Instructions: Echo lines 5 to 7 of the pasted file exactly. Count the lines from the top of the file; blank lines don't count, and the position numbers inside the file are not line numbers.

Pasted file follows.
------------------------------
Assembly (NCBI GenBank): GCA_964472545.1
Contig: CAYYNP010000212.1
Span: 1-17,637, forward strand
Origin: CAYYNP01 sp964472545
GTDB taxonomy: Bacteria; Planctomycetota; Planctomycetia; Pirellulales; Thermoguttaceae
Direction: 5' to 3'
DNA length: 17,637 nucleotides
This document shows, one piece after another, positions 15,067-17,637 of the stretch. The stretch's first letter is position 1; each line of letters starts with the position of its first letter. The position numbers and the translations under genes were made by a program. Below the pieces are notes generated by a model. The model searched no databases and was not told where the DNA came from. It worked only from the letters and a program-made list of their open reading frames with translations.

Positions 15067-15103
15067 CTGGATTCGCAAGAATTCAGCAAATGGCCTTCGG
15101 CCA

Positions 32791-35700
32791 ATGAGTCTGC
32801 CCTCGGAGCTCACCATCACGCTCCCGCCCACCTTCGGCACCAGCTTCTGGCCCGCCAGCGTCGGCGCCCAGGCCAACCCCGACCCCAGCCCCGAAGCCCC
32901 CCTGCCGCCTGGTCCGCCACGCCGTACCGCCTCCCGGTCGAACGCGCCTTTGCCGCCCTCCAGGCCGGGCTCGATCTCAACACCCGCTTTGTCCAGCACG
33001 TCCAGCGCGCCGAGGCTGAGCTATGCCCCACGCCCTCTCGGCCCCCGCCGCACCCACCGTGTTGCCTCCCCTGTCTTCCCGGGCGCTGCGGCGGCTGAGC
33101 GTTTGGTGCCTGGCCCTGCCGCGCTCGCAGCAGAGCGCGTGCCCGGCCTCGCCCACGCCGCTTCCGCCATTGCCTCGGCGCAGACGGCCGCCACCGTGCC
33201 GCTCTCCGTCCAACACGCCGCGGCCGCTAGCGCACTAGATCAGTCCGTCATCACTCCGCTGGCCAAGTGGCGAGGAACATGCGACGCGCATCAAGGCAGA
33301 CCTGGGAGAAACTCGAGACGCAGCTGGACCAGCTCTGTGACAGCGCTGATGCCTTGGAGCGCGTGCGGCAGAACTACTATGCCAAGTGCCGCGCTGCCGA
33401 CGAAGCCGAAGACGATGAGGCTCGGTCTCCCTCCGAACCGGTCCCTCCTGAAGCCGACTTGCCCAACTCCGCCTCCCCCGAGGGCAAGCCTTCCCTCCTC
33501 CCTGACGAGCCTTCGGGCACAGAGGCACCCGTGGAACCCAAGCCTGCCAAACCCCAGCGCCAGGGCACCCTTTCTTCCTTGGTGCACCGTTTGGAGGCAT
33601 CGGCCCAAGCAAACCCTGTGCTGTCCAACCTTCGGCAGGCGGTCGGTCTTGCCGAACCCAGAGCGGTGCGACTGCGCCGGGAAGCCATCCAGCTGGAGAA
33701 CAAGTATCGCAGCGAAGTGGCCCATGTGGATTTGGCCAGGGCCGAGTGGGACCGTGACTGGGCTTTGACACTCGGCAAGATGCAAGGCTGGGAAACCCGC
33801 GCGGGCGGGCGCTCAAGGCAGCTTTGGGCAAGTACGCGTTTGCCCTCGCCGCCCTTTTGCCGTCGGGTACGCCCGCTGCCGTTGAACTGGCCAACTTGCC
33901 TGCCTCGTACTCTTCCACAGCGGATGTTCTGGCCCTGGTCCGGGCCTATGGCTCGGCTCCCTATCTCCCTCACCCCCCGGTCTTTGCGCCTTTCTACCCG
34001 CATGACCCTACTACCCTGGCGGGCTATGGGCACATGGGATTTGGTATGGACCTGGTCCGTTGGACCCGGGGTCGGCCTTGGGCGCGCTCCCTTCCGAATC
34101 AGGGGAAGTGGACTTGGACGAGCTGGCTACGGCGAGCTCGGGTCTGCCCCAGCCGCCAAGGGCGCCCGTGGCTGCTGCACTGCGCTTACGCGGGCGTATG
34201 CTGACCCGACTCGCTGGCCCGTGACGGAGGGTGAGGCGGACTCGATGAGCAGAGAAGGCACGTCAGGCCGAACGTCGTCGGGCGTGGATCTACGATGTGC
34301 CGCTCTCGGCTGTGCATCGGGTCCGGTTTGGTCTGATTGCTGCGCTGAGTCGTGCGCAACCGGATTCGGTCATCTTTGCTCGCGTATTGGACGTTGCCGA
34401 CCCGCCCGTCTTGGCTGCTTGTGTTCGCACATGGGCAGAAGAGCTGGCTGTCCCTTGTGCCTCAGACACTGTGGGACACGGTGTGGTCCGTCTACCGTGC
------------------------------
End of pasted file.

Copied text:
GTDB taxonomy: Bacteria; Planctomycetota; Planctomycetia; Pirellulales; Thermoguttaceae
Direction: 5' to 3'
DNA length: 17,637 nucleotides